Among those challenges was delivering a project of this scale in a country with no track record of offshore wind. In June 2019, the UK’s SMC, which established a branch in Taipei earlier in the year, was hired to deliver full-scope marine coordination services during the offshore construction phase, including cable, foundation and wind turbine generator installation.

An Eye on Local Content

Although many of the key contracts were held by European companies, the project partners, no doubt mindful of the need to build capacity ahead of Taiwan’s incoming local content requirements from 2021, were keen to involve the local supply chain wherever possible. This, of course, started with Taiwan’s Swancor, which supplied the resin used in the Siemens Gamesa turbines.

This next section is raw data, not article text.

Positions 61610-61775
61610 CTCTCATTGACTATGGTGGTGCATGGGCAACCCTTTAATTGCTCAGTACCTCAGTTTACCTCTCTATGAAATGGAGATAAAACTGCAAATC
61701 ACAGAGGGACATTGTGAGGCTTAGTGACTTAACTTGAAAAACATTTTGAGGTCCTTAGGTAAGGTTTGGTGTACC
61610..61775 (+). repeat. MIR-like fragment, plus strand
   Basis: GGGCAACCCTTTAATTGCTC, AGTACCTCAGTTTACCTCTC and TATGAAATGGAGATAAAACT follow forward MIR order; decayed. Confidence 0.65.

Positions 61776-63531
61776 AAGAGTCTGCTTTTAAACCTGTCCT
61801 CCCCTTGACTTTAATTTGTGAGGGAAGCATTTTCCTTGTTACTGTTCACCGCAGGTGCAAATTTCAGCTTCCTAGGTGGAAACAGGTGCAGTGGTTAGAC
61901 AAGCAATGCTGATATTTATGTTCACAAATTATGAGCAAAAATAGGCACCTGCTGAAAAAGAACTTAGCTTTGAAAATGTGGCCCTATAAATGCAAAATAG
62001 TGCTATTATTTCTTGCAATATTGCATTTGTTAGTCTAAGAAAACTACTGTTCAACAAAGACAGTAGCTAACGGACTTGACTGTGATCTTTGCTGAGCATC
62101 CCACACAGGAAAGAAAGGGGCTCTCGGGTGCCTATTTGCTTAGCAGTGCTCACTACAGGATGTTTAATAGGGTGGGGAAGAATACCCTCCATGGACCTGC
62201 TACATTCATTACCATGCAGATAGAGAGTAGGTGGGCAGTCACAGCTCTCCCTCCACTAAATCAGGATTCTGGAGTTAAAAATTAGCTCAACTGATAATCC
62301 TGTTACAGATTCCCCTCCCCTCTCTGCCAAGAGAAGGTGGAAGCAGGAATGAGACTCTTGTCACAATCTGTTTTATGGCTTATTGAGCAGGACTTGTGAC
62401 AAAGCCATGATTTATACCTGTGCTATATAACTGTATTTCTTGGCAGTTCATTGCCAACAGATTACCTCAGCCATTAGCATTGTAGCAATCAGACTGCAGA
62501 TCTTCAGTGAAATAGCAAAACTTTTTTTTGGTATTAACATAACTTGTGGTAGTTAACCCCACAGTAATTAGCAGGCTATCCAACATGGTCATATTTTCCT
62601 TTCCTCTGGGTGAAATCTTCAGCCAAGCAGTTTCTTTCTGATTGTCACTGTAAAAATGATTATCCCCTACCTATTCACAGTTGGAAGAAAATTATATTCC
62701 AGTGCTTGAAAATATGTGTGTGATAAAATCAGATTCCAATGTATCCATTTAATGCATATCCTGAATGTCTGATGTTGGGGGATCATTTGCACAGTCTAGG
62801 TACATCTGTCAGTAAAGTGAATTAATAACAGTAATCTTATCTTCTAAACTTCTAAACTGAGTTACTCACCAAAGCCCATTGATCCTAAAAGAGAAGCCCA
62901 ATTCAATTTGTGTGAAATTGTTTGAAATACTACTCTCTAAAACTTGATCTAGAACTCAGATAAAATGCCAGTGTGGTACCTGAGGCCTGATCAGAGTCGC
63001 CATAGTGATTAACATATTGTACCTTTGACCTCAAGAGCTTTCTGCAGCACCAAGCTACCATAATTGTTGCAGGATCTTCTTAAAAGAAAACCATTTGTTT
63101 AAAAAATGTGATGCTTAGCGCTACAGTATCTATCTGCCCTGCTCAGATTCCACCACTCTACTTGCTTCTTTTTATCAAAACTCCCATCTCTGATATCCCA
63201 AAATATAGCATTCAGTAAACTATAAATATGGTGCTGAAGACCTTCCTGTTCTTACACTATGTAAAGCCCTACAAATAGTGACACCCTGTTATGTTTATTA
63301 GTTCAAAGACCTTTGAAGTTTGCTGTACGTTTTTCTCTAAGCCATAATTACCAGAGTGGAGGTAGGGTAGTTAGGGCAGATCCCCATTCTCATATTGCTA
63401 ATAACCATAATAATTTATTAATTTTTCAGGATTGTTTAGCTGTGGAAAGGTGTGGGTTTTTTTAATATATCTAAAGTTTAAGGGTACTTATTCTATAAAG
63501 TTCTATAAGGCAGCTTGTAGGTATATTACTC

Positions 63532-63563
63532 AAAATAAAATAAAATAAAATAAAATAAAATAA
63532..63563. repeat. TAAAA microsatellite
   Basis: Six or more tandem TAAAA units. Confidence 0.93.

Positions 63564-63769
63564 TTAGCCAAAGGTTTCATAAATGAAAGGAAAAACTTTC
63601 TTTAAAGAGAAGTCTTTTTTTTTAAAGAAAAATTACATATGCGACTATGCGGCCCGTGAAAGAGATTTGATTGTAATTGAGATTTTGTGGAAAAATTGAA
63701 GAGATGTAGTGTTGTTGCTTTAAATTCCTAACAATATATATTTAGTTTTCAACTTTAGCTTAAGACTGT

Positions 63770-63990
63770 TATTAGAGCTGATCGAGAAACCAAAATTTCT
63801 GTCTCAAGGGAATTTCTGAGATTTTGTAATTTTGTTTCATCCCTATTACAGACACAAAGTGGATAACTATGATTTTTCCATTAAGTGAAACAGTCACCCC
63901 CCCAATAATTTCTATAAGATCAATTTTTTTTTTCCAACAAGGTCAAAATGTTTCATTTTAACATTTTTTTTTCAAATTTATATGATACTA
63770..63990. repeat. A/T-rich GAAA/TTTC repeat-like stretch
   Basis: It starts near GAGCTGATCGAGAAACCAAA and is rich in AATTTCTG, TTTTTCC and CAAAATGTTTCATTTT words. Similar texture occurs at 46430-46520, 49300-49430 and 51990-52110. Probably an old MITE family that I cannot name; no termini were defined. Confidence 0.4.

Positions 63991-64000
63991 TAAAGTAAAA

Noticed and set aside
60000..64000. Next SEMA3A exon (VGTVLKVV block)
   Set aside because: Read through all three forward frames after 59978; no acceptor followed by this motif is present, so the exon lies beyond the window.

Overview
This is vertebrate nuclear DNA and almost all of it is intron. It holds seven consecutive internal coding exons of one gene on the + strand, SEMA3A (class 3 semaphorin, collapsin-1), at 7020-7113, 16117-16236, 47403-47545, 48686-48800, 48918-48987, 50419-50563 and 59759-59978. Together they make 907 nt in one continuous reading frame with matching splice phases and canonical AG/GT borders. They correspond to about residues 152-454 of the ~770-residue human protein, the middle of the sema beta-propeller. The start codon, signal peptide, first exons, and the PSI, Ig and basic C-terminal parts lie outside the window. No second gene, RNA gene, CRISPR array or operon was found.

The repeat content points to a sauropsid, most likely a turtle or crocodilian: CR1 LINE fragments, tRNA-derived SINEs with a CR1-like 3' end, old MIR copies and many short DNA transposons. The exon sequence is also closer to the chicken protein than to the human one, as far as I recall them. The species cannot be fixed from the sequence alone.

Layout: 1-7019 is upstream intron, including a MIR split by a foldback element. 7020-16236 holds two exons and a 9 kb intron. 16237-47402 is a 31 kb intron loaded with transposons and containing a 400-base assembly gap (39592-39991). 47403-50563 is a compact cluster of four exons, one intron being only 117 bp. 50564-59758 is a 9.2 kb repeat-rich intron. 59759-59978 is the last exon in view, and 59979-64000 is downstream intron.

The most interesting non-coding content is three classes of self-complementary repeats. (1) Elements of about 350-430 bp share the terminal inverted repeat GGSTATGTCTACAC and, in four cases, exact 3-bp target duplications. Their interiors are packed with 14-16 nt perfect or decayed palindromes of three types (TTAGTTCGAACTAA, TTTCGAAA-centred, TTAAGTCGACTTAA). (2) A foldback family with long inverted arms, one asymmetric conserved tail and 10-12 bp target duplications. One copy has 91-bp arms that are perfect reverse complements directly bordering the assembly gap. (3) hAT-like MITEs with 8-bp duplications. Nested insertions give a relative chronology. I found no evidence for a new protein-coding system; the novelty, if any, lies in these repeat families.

Andreas Nauen, Siemens Gamesa’s offshore CEO, said the company was proud to work with “industry pioneer” Swancor and to be “moving the Taiwanese offshore wind supply chain forward together.

“We’re furthermore looking forward to expanding our collaboration with Swancor in making Taiwan an offshore wind center in Asia-Pacific,” Nauen said.

The towers were supplied by CS Wind, a global supplier of wind turbine towers, which set up its Taiwanese factory in 2018 at the Port of Taichung, another signal of the expected growth in Taiwan’s wind capacity. The transition pieces were built outside Taiwan, by Thailand’s CEUL Ltd., the company’s first offshore wind contract.